& Nobody knows the trouble I’ve seen
Glory hallelujah

All
Nobody knows the trouble I’ve seen
Nobody knows but Jesus {my sweet Jesus}
Nobody knows the trouble I’ve seen
Glory hallelujah
{Nobody Knows}

Sometimes I’m up, sometimes I’m down
Oh, yes my lord
Sometimes I’m almost to the ground
Oh, oh yes lord

A voice in me is going on slow
Well yes, my lord
& I’ll have my trials heal’d below
O yes lord!

Nobody knows the trouble I’ve seen
Nobody knows but Jesus
Nobody knows the trouble I’ve seen
Glory hallelujah

Oh, every day to you I pray
Oh, yes Lord
For you to drive my sins away
Oh, yes Lord

Nobody knows the trouble I’ve seen
Nobody knows but Jesus
Nobody knows the trouble I’ve seen
Glory hallelujah

Well yes the devil asked me so
Why & why
Cos he asked me once & he let me
Let you go

Nobody knows the trouble I’ve seen
Nobody knows but Jesus
Nobody knows the trouble I’ve seen
Glory hallelujah

Nobody knows the trouble I’ve seen
Nobody knows but Jesus
Nobody knows the trouble I’ve seen
Glory hallelujah

Solo (slow)
Nobody knows the trouble I’ve seen
Nobody knows my sorrow
& Nobody knows the trouble I’ve seen
Glory hallelujah

The workers in the field transform into slaves, chained in the hold of an Atlantic ship – to one side the young Nat Turner is listening to his grandmother, Bridget

Bridget
The drums, the dancing, the songs, the singing
Were gone – neck-rings, thumbscrews, clinking chains
Were all – hands full of diamonds here wringing
Flesh in dreadful compacts, & as we fused
Pandemonium unveil’d; tears, disease,
Thirst, coughs & curses, far from soft embrace
Of family, kept by smugging mantis,
‘Must keep the Cargo fit,‘ up to seabreeze
Them set to dance, passionless, lacking grace,
To strangest strains of Arkansas shanties.

Several slaves are made to dance to the music of the ill-mannered sailors – the piece is the ARKANSAS TRAVELER by Joe Clark

Sailor
Dance, nigger dance! move them dirty feet or I’ll hack ’em both right off

Enter the Spirit of America

Spirit
Nat Turner sat dumbstruck as granny told
Amazing stories of Africky youth,
Of sailing endless ocean in the hold
Of some spice-ship; into the dark, uncouth
Chains of slave-living, of ravens & scorn,
Nat loved to hear of the lion’s roaring
Watch granny’s right arm swinging like a trunk,
He yearn’d to see the land from which them torn –
Then, when the whole plantation was snoring,
He read his Bible, silent as a monk.

Nat, into major manhood burns each day,
But brutal barbs of slavery all hearts
Have penetrated deep, the cruel flay
Of beatings; as Nat’s bedstead curtain parts
An overseer drags him from his bed
& kicks him with contemptuousity,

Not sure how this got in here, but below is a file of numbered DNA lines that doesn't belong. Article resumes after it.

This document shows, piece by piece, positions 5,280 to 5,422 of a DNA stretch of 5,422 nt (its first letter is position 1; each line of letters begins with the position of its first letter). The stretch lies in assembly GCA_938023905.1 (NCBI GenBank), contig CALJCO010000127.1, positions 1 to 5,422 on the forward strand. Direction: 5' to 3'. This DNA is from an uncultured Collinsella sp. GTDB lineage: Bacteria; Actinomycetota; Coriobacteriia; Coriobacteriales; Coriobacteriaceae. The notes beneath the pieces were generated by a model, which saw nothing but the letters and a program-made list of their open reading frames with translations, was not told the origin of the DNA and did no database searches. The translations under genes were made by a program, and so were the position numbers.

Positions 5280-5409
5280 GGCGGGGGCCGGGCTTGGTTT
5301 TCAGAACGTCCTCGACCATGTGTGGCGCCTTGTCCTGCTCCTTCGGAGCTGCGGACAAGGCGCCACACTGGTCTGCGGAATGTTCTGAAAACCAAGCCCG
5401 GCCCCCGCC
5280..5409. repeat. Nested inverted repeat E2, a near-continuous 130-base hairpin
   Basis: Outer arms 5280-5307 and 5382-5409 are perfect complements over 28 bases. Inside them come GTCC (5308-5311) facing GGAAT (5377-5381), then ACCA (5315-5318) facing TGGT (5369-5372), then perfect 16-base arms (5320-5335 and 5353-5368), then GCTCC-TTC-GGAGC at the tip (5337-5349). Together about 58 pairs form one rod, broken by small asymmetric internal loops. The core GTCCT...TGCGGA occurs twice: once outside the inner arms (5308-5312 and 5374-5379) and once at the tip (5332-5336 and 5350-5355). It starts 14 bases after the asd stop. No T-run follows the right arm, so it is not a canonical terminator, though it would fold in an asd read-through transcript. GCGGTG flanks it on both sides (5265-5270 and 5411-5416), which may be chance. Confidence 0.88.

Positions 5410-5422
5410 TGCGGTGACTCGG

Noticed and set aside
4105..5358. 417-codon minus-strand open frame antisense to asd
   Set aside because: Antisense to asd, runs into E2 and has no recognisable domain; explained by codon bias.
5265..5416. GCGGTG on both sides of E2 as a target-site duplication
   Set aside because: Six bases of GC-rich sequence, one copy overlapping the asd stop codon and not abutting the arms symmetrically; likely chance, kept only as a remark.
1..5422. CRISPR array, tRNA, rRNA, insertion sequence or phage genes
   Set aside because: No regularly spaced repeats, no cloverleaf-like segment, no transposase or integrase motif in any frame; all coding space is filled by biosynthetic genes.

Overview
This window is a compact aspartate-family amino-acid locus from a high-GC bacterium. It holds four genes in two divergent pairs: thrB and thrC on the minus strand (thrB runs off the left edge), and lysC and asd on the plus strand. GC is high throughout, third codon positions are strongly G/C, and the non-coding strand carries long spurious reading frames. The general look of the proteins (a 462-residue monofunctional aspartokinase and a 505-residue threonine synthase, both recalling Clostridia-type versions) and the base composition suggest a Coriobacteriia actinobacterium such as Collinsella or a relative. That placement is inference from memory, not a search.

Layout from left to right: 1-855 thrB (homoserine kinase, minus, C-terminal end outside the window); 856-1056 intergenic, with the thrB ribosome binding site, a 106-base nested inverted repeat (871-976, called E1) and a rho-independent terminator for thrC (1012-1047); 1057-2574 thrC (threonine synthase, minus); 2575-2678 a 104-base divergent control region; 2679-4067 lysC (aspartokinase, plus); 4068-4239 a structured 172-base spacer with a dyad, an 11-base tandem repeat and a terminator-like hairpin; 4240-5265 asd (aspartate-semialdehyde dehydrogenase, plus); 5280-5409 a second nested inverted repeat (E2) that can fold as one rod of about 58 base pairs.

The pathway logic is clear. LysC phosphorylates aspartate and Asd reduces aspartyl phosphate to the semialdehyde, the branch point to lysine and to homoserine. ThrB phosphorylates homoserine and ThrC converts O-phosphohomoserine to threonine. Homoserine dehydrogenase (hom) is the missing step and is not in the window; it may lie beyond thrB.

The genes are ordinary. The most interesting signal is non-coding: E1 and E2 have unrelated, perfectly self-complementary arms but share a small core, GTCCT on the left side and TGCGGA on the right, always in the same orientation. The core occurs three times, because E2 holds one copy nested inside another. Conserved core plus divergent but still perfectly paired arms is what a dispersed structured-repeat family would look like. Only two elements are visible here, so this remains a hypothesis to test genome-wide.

Like drunkards booting mutts across the floor;
“Master,” says Nat, “tho you may beat me dead,
My dying breath shall bring eternity,
& Jesus all my liberties restore.”


SCENE 7 : Southampton County

Nat Turner is gather’d with several fellow slaves

Nat Turner
Men, hear me now, this step once wonder’d at,
Flung irreversible twyx steep & lane,
Shall fly just like a leaping thundercat
Namore shall we be forced to work in rain,
Half-starv’d, half-naked, backs cowskin-shredded,
Life drain’d by immental bloodhounds who’ve made
Organised conspiracies to oppress
Our freedom’s right; God in me’s embedded
A sulling soul no beatin’ could degrade,
Willing to burst its physical duress.

Ceasar Jones
Ah aint so sure, ah’ve heard most grievous tales
Of those up in the North, of runaways’
Deplorable conditions, mischievous
Thieves; angst & angry hunger blight their days;
My master told me so, the same I heard
From Little Obie, who last year return’d,
Long complaining that a cold potato,
Was all he ate all day; Nat, its absurd
To risk such sufferance, when I have learn’d
Rough fate awaits us, thus I cannot go.

Nat Turner
Such lies have thread the rope that binds thy mind,
The truth is very different, they cuff
& beat us, keep our hungers close behind,
Til buried doglike in the scour-box rough –
They’ll drip the boiling porkfat on our backs,
They’ll dare not feed us well, nor clothe us warm,
Just gruel & trousers coarsely hack’d from sacks,
Else dreams of comfort, freedom, might intrude –
Atrocity accepted is the norm,
When each day find they barbary more crude.

Zack Edgefield
I hear ya Nat, let us not be like beast;
Hunted, penn’d in some inglorious spot,
While round us barking, slaverdogs releas’d,
Have made a mock at our determin’d lot;
I’m with ya man, we fight a common foe
I’d die for just one moment to be brave,
With battle join’d, by ye on the attack,
Sound, sound the horn & I shall gladly go,
Better to settle in a rebel grave,
Than spend my life serving a maniac

Nat Turner
The White Man preaches he be Christian,
Believe me when I say they live in Hell,
From slavery, nothing but corruption,
All-pervading comes, some licentious spell
Shall vitiate slaveholders & their sons
In lusty visitations thro’ the night,
While mistresses pretend a pantomime
All dwell in dire dens of dead illusions
Which ravages our soul, our children blight,
Aye fight we must, each day no better time.

Spirit
The morning sun is burning bluish-green,
A signal for the slaughterworks to come,
Large hoard of Danite slaves charge to a scene
Where Free Blacks also beat the Akan drum,
As Turner quotes good scriptures & the psalms,
From field-to-field men set their brethren free,
Hatchets, knives & axes send wounds to work,
No paleskin spared, not even babes-in-arms,
As from the mental depths where torments lurk
With righteous, violent fury vengeance rose.

Nat Turner’s soul flew free for sixty days,
As if him angel vapours in a glade,
But like a wee mouse mither’d by a maze,
They dragg’d him from the hole, him swift displayed
On trial, tho’ the verdict all well knew,
When ask’d did he regret things Nat replied
‘Was Christ not crucified,‘ then he did hang,
His corpse was flay’d, beheaded, axes drew
Flesh-bloody quarters, then the knife applied,
As oer Jerusalem the Angels sang!

“The mad dog is dead,” white folks triumph’d home
To irreligious brothels of that vice
Quite wicked, like the civic stain of Rome,
Lusting to enslave all the world’s races;
Shaming progressive lands of libertie,
A country’s fabric bulging at the seams,
The mantra, ‘All made equal,‘ most forget
& yet, as Nat did strike his blameless blow
He’s show the Negro shares a nation’s dreams,
When one of them may walk the West Wing yet.


Scene 8: A sacred pow-wow dance by native Americans